• 5. UPON REACHING THE HIGHEST PEAK Enormous hyperventilation which is necessary to maintain the alveolar PO2 at viable levels. At sea level our blood is 98% saturated with oxygen and this decreases to 89% at 3000m and reaches as low as 40% on the summit of Everest. Above 26,000 feet (8000 m), which on Everest is known as the "death zone." At this altitude, the human body is unable to acclimate to the low oxygen and begins to deteriorate. Most climbers must use oxygen and will have difficulty sleeping. Exposure to hypobaric hypoxia produces pulmonary vasoconstriction resulting in pulmonary hypertension proportional to the degree of hypoxia. Periodic breathing when sleeping at high altitude. Tolerance to extreme altitude is critically dependent on barometric pressure.
  • 6. Effects of hypoxia on systemic and pulmonary circulation
  • 7. The graph below compares the amount of oxygen available in a given volume of air at altitude relative to the amount at sea level for the same volume.
  • 8. IF HE WERE TO SUFFER FROM HYPOXIA/HIGH ALTITUDE SICKNESS. WHAT ARE HIS SYMPTOMS AND WHAT ARE THE POSSIBLE TREATMENT?
  • 9. SYMPTOMS Dizzyness or fainting (syncope) Shortness of breath (dyspnea) Confusion, lethargy, and/or lack of judgment Headache Rapid heart rate (tachycardia) Elevated respiratory rate (tachypnea) Euphoria and a sense of well-being Tingling, warm sensations Elevated blood pressure (hypertension) Lack of coordination Visual changes, such as tunnel vision Elevated red blood cell count (polycythemia) in people with chronic hypoxia A bluish tinge to the lips and extremities (cyanosis)
  • 10. TREATMENT FOR HYPOXIA Oxygen therapy if you are short of breath or having other symptoms suggestive of moderate or severe hypoxia. If your symptoms are severe, mechanical ventilation with a ventilator may be needed. Climb down (descend) to a lower altitude as rapidly and safely as possible. You should not continue climbing if you develop symptoms. If a person cannot descend due to weather or other conditions, then hyperbaric therapy with a Gamow bag or other hyperbaric bag should be initiated, if available. Acetazolamide (Diamox) may be given to help you breathe better. It can help reduce mild symptoms. This medicine can make you urinate more often. Make sure you drink plenty of fluids and avoid alcohol when taking this drug. This medication works best when taken before reaching a high altitude Undergo health check-up • • • • • • Bronchoscopy CT or MRI of your head Echocardiogram X-ray or a CT of your chest EKG Blood test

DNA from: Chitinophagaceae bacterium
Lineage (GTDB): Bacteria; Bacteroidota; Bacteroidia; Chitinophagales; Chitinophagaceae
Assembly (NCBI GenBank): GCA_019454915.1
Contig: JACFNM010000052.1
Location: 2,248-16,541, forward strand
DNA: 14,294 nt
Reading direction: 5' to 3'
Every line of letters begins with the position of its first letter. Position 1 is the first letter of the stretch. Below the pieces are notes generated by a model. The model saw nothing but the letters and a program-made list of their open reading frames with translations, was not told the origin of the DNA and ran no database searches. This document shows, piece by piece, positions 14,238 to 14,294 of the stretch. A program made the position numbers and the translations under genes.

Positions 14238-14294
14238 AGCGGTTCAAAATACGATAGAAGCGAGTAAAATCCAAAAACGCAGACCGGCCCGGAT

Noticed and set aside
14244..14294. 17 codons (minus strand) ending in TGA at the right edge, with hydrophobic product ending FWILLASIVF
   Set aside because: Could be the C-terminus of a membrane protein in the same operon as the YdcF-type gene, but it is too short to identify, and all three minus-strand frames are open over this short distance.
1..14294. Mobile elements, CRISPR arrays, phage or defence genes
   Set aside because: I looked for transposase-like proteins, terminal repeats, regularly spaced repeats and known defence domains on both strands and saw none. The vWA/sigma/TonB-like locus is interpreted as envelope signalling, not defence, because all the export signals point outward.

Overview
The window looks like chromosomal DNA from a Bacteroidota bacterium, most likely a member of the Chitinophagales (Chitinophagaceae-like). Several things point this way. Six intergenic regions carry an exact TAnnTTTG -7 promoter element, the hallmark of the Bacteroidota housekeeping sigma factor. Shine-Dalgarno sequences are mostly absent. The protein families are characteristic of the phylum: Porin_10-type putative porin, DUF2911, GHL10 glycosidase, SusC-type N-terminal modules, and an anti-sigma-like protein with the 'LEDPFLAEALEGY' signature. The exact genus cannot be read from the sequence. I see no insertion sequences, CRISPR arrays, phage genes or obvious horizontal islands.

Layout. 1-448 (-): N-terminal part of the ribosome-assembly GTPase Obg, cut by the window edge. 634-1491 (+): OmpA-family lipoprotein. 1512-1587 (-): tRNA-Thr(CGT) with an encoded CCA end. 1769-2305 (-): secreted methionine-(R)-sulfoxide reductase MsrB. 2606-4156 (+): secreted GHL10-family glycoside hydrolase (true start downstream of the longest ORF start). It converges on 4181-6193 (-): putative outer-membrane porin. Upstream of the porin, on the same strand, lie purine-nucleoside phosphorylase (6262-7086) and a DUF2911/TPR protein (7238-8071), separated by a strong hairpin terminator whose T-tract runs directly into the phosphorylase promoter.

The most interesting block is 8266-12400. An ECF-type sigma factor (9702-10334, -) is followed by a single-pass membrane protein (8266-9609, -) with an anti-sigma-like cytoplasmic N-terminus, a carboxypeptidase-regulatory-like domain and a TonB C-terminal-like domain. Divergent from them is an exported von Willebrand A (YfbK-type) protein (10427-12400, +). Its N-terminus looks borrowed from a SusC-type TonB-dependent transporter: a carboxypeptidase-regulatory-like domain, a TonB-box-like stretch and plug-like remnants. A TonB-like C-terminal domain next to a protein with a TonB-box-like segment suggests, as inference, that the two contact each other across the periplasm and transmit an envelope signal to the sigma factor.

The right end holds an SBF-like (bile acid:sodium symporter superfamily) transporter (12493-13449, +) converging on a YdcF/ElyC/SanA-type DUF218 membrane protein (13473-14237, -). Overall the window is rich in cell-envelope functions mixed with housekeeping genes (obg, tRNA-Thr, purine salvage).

• 11. MAN VS WOMAN Yes, there are differences between male and female hiker in terms of respiration and blood circulation during hiking due to certain physical factors. • Women have smaller lung than men's. • Size of the heart and major blood vessels of women are smaller than those of men of the same race and age • In general, a man's heart is as much as 25% larger than a woman's heart - larger capacity for speed and strength • Women also have narrower airways (breathing tubes), which means it’s harder to move air in and out of the lungs. • During strenuous exercise a woman breathe around 120 litres of air per minute, compared to elite male athlete who can breathe as much as 240 litres per minute. • Because women are unable to 'heavy breathe' in response to strenuous exercise, they may experience a drop in the amount of oxygen in their blood and a corresponding increase in their breathlessness. • Edema is more common in female due to hormones and menstrual cycles